Essay / Theology

Conversation on the Future of Protestantism (April 29)

fop sliceThe Reformation (rumors to the contrary notwithstanding) wasn’t a total break from the Christian past; not a clean start; not a do-over from scratch. For the early Protestants, the whole point of reforming the church was to find a way of standing in continuity with the great ancient church by being biblical, apostolic, and universal. If you’ve read much at all in the church fathers, you know the Christian tradition didn’t start in 1517, and if you’ve read much at all in the reformers, you know they knew that. But how well is Protestantism today doing as an inheritor of the ancient and the reformation church, as heirs of the fourth and the sixteenth centuries? And how should Protestants carry forward this legacy in coming years?

At 7pm on Tuesday April 29 at Biola University, we will be having a public discussion on this topic, “The Future of Protestantism.” Click the link for details: it’s a free event for those who live nearby, and it will be livestreamed for those who don’t. Torrey Honors Institute, as the hosting sponsor, is able to make the event available at no charge because of generous support from The Davenant Trust and help from First Things.

fop headsThis particular conversation has an online backstory. In November of last year, Peter Leithart used his regular column space at First Things to declare The End of Protestantism and provoke his readers to “envision a new way of being heirs of the Reformation, a new way that happens to conform to the original Catholic vision of the Reformers.” A minor social-media uproar ensued (at least among some of my friends, students, and alum). So here at Scriptorium Daily, I posted “Glad Protestantism,” an objection to at least the rhetorical strategy, and some of the substance, of Leithart’s post. Peter replied to my post (“Deploring What’s Deplorable“) by focusing helpfully on two questions:  1. Do anti-historical, know-nothing Protestants exist, and 2. what should be done about it? I was about to write another post (is there a word for a rejoinder to a surrejoinder? I hope not.), when Matthew Anderson intervened with the suggestion that it would be better and more fun to get together and talk things out in a public forum. Great idea: and Matt has been instrumental in pulling this together.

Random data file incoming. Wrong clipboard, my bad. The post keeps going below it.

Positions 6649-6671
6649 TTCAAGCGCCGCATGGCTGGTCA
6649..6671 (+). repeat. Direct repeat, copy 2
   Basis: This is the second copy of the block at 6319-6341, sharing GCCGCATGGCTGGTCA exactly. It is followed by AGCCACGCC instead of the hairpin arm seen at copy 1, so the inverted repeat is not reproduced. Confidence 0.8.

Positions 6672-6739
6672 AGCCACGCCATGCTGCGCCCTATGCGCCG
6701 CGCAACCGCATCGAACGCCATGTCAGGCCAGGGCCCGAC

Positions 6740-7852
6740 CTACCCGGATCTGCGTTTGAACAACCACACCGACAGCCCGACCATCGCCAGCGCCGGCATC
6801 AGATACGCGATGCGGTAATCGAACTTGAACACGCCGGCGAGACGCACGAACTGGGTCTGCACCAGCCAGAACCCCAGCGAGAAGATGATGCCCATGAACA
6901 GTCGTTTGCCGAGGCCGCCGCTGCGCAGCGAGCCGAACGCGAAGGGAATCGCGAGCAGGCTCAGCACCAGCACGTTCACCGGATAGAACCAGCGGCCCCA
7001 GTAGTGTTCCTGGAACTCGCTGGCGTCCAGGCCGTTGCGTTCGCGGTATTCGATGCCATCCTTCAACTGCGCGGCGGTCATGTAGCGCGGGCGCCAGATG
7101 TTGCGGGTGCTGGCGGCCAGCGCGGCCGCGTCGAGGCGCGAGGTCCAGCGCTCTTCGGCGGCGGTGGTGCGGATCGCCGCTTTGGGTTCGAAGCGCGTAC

But we needed a third. Though we are not official, designated spokesmen for anything, Peter and I do write from recognizable theological locations. If Leithart represents the somewhat idiosyncratic position of “Reformational Catholic” (previously he has called it “reformed catholicity”), and I represent the great unwashed evangelical forms of Protestantism (personally my hygiene is actually pretty good, but you know what I mean), we really needed to be joined by someone who could articulate a self-consciously “confessional Protestant” position, anchored in public, historic, Protestant confessions of faith. We invited Carl Trueman of Westminster Seminary in Philadelphia, whose book The Creedal Imperative (Crossway, 2012) makes the case for confessions (I reviewed the book for CT here) and whose (non-celebrity!) online presence includes the Ref21 blog & podcast, and a First Things column.

This should be a great discussion on an important subject. We’re not preparing long opening statements, because we want to get into the back-and-forth of open discussion as soon as possible and make the most of the kind of discussion that can’t happen online.

With three voluble participants and limited time, you might think we’d opt for a weak moderator who would start the show by saying “OK, talk now” and then demurely fade into the wallpaper. But no. Our moderator is Peter Escalante of the Davenant Trust and The Calvinist International, and while you won’t mistake him for a fourth participant, you’ll notice a firm hand at the tiller (Escalante posted his own response to Leithart back in November).

If you’re in southern California, come on out to Biola for this. If you’re further away, you can livestream it. If you know people who would find this discussion interesting, please help spread the word.

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